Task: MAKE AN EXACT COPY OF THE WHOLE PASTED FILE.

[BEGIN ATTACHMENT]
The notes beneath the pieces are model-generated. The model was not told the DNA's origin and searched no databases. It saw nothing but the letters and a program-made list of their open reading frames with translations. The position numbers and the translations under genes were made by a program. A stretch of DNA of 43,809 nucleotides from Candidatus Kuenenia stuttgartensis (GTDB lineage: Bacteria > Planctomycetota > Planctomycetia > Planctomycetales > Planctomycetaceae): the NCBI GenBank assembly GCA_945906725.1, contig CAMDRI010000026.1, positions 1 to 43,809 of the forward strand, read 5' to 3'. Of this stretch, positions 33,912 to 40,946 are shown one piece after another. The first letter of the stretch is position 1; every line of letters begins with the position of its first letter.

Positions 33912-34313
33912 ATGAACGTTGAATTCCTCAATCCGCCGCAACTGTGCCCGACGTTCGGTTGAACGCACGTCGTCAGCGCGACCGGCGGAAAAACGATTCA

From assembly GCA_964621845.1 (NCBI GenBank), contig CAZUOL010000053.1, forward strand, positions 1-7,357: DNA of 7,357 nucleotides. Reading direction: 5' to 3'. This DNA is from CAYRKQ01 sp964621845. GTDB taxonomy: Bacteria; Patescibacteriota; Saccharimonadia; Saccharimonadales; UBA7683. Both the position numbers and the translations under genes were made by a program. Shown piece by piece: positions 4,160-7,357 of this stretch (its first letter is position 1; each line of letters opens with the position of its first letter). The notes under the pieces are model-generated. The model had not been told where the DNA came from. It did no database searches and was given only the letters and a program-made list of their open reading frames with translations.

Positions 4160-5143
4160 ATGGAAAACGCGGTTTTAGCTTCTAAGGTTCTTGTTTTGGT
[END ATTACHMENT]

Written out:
The notes beneath the pieces are model-generated. The model was not told the DNA's origin and searched no databases. It saw nothing but the letters and a program-made list of their open reading frames with translations. The position numbers and the translations under genes were made by a program. A stretch of DNA of 43,809 nucleotides from Candidatus Kuenenia stuttgartensis (GTDB lineage: Bacteria > Planctomycetota > Planctomycetia > Planctomycetales > Planctomycetaceae): the NCBI GenBank assembly GCA_945906725.1, contig CAMDRI010000026.1, positions 1 to 43,809 of the forward strand, read 5' to 3'. Of this stretch, positions 33,912 to 40,946 are shown one piece after another. The first letter of the stretch is position 1; every line of letters begins with the position of its first letter.

Positions 33912-34313
33912 ATGAACGTTGAATTCCTCAATCCGCCGCAACTGTGCCCGACGTTCGGTTGAACGCACGTCGTCAGCGCGACCGGCGGAAAAACGATTCA

From assembly GCA_964621845.1 (NCBI GenBank), contig CAZUOL010000053.1, forward strand, positions 1-7,357: DNA of 7,357 nucleotides. Reading direction: 5' to 3'. This DNA is from CAYRKQ01 sp964621845. GTDB taxonomy: Bacteria; Patescibacteriota; Saccharimonadia; Saccharimonadales; UBA7683. Both the position numbers and the translations under genes were made by a program. Shown piece by piece: positions 4,160-7,357 of this stretch (its first letter is position 1; each line of letters opens with the position of its first letter). The notes under the pieces are model-generated. The model had not been told where the DNA came from. It did no database searches and was given only the letters and a program-made list of their open reading frames with translations.

Positions 4160-5143
4160 ATGGAAAACGCGGTTTTAGCTTCTAAGGTTCTTGTTTTGGT